An area guide for Hong Kong English teachers
A whopping 7.5 million people call this island metropolis their home. You could join them this year as a member of the cohort of Hong Kong English teachers that choose an adventure between the shimmering skyscrapers and sleeping-dragon peaks. To help you get to grips with the sprawling city, we’ve put together this area guide, which ranges from the bohemian fishing villages of Lamma Island to the electrifying trinket bazaars of Kowloon.
Central and Wan Chai
Joined at the hip as they bend around the side of Victoria Harbour, the districts of Central and Wan Chai are very much the urban core of modern Hong Kong. Once the colonial hub of the city, they now sprout countless skyscrapers and office blocks. Central is the more straight-laced of the two, spreading out directly below Victoria Peak with its glitzy shopping malls and elevator-lined streets (yes, that’s streets with elevators!). It’s the place to settle if you like your bars vibrant and bucket-list attractions like The Peak cable car right on the doorstep. Wan Chai, meanwhile, has grit. It’s packed with so-called wet markets where plumes of soy-infused steam rise from broiling woks and Hong Kongese glug beer until the early hours. It’s also something of a traditional expat hub, so there are Irish bars to boot.
With more affordable rental rates and a direct link to the main MTR line on Hong Kong Island, there’s plenty to like about Chai Wan. Once a rough-and-ready outer suburb, it’s now entered the fold with its own high-rise apartment blocks, Chinese food markets, and cool cafés. Hong Kong English teachers who prefer to be away from the buzz of urban life might also like it down here, thanks largely to the proximity of Shek-O Beach, Big Wave Bay and the Dragon’s Back path. They all combine to put treks, sunbathing sessions, and even surf lessons on the weekend itinerary.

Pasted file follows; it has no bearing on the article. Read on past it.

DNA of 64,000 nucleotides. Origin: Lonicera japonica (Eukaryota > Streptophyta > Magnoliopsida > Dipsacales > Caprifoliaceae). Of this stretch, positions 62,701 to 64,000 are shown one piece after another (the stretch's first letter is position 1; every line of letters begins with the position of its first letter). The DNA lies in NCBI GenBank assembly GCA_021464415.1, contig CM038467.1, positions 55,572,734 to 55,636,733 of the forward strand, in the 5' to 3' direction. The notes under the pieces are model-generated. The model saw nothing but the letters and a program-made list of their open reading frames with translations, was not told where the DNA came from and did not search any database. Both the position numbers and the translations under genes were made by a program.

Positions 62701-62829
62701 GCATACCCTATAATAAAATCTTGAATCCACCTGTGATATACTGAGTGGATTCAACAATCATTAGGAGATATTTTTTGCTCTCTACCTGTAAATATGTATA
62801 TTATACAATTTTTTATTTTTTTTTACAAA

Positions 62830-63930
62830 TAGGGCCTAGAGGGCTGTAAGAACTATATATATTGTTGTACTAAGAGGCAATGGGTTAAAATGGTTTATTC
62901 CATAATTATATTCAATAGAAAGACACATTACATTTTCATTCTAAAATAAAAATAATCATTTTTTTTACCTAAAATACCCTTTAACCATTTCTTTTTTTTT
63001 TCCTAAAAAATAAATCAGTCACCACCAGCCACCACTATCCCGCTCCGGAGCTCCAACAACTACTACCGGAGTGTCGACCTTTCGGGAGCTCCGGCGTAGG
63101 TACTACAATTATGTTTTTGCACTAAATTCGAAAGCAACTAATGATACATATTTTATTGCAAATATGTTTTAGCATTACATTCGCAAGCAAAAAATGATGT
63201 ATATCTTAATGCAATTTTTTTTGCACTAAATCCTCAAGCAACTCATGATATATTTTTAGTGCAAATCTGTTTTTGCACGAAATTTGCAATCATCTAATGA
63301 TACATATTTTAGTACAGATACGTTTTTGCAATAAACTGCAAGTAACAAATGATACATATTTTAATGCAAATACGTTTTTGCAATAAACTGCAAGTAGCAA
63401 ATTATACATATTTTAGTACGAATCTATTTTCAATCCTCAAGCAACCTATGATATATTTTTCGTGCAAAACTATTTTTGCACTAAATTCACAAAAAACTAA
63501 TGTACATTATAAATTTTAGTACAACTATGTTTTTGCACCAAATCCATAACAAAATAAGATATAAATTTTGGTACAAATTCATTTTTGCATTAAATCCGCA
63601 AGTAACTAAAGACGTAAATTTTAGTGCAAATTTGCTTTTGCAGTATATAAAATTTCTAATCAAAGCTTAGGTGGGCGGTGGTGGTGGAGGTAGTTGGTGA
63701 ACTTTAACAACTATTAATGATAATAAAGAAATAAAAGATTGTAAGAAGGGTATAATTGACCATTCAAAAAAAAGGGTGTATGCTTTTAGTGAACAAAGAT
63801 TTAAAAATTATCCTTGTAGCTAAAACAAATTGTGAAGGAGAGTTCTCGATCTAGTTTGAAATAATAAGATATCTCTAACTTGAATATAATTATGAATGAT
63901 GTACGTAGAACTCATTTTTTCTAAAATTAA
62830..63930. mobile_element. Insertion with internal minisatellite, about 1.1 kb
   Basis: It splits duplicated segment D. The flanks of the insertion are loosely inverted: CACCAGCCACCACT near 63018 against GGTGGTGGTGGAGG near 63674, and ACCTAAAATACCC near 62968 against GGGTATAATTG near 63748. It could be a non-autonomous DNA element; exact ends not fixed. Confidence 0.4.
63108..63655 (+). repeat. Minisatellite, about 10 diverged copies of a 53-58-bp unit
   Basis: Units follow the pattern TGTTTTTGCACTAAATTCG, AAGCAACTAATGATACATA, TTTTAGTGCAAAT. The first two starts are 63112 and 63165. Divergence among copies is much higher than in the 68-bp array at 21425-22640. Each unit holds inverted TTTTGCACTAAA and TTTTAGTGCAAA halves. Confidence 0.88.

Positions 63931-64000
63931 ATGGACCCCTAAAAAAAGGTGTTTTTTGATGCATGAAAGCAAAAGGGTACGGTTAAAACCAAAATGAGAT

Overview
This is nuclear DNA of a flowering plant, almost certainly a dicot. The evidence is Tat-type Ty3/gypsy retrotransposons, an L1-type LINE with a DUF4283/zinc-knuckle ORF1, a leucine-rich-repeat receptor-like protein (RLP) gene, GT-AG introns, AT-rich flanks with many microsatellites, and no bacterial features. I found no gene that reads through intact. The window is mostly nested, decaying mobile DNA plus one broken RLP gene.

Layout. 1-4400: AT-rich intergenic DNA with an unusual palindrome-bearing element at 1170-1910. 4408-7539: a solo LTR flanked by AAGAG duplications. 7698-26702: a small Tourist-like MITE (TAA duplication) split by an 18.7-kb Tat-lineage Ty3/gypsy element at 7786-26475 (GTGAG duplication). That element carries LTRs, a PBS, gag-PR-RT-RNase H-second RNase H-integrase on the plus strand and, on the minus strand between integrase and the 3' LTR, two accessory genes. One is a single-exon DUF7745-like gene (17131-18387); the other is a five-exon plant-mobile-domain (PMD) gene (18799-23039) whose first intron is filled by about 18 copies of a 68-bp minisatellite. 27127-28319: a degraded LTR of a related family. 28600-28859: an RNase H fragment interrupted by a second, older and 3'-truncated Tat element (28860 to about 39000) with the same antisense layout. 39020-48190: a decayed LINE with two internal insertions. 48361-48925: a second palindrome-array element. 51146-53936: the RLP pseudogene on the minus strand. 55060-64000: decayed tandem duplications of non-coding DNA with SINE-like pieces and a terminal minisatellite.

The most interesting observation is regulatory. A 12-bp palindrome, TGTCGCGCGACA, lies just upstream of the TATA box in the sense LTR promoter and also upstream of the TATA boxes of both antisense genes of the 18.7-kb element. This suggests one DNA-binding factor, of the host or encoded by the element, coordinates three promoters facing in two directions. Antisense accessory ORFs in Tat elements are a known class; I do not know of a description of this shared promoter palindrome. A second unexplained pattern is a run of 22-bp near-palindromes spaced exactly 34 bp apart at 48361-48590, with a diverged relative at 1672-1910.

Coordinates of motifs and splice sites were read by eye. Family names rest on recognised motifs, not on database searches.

Few areas of Hong Kong are as cool, chilled, and collected as Lamma Island. It’s as if being tucked around the headland from the heart of Central, a mere 20-minute ferry from Victoria Harbour, has been enough to create somewhere more akin to the Thai islands than the beating middle of the metropolis. Cue the ramshackle fishing village of Yung Shue Wan. There, rickety jetty bars and seafood grills tumble into a turquoise bay. Walk through that, past the craft beer outlets and the dream-catcher sellers, and you come to a series of sandy beaches that are great for swimming and cracking sunset beers. No wonder this is such a favorite with Hong Kong English teachers and expats.
Kowloon is so vast and so varied that it really should be broken down into several sub districts. Generally speaking, this is the area that resides on the northern side of Victoria Harbour, opposite Central. If you cross on one of the regular ferries, you’ll first enter a chic promenade neighborhood that’s lined with some of Hong Kong’s top attractions – think the Avenue of the Stars and the acclaimed Hong Kong Museum of Art. As you delve deeper into the blocks behind, the colonial buildings peel away to reveal street bazaars packed with whirring electronics and jewelry. This is Tsim Sha Tsui, where heady noodle cooks and dim sum dives take over in the evening. And there’s more to come, with the maze of Mong Kok. Hit the Temple Street Night Market there to haggle with fashion touts and get your fortune told, or choose the scented teahouses for something a little more relaxing.
Lantau is the other great chunk of Hong Kong that’s located on an island. If you’ve touched down at HKG airport, then it’s likely you will already have been here – the runways fringe its north shore. However, for the most part, Lantau is given over to soaring peaks and forests, which often come crowned with wisps of mist and cloud. It’s an evocative glimpse of the city’s wilder side, especially as you creep over to Tai O, where bobbing fishing boats mingle with tin-topped shacks by the South China Sea. That said, Lantau is also the home of HK’s Disneyland and the famous Tian Tan Buddha, not to mention the Ngong Ping 360 gondola and its glass-bottomed carriages – not something for Hong Kong English teachers who suffer from vertigo!
Of course, this is just an introduction to some of the most popular neighborhoods and districts of HK. If you’re a veteran Hong Kong English teacher and have something to add, we’d love to hear about it in the comments below. Or, if you’re ready to get qualified and teaching in Asia, be sure to check out our range of TEFL courses.